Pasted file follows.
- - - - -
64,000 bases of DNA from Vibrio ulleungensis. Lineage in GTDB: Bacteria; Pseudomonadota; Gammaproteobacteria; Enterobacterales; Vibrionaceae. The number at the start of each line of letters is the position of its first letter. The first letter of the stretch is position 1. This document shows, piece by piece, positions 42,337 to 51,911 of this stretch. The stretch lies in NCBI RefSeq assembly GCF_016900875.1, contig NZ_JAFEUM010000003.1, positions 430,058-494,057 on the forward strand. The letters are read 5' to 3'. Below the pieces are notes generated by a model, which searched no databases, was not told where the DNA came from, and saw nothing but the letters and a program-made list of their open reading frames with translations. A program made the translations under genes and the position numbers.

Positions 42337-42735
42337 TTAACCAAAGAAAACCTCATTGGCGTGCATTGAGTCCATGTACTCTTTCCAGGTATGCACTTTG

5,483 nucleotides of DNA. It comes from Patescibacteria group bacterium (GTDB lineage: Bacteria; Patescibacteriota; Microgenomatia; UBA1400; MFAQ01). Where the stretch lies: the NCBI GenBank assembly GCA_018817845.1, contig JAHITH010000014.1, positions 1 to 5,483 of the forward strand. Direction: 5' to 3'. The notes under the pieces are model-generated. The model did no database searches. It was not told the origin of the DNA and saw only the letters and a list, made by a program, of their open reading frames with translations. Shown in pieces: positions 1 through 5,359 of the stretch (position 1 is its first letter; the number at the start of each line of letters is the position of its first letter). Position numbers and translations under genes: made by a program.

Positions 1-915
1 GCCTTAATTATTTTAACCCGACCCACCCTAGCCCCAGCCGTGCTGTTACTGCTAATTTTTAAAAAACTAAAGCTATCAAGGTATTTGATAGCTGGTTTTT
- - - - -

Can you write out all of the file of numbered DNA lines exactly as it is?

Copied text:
64,000 bases of DNA from Vibrio ulleungensis. Lineage in GTDB: Bacteria; Pseudomonadota; Gammaproteobacteria; Enterobacterales; Vibrionaceae. The number at the start of each line of letters is the position of its first letter. The first letter of the stretch is position 1. This document shows, piece by piece, positions 42,337 to 51,911 of this stretch. The stretch lies in NCBI RefSeq assembly GCF_016900875.1, contig NZ_JAFEUM010000003.1, positions 430,058-494,057 on the forward strand. The letters are read 5' to 3'. Below the pieces are notes generated by a model, which searched no databases, was not told where the DNA came from, and saw nothing but the letters and a program-made list of their open reading frames with translations. A program made the translations under genes and the position numbers.

Positions 42337-42735
42337 TTAACCAAAGAAAACCTCATTGGCGTGCATTGAGTCCATGTACTCTTTCCAGGTATGCACTTTG

5,483 nucleotides of DNA. It comes from Patescibacteria group bacterium (GTDB lineage: Bacteria; Patescibacteriota; Microgenomatia; UBA1400; MFAQ01). Where the stretch lies: the NCBI GenBank assembly GCA_018817845.1, contig JAHITH010000014.1, positions 1 to 5,483 of the forward strand. Direction: 5' to 3'. The notes under the pieces are model-generated. The model did no database searches. It was not told the origin of the DNA and saw only the letters and a list, made by a program, of their open reading frames with translations. Shown in pieces: positions 1 through 5,359 of the stretch (position 1 is its first letter; the number at the start of each line of letters is the position of its first letter). Position numbers and translations under genes: made by a program.

Positions 1-915
1 GCCTTAATTATTTTAACCCGACCCACCCTAGCCCCAGCCGTGCTGTTACTGCTAATTTTTAAAAAACTAAAGCTATCAAGGTATTTGATAGCTGGTTTTT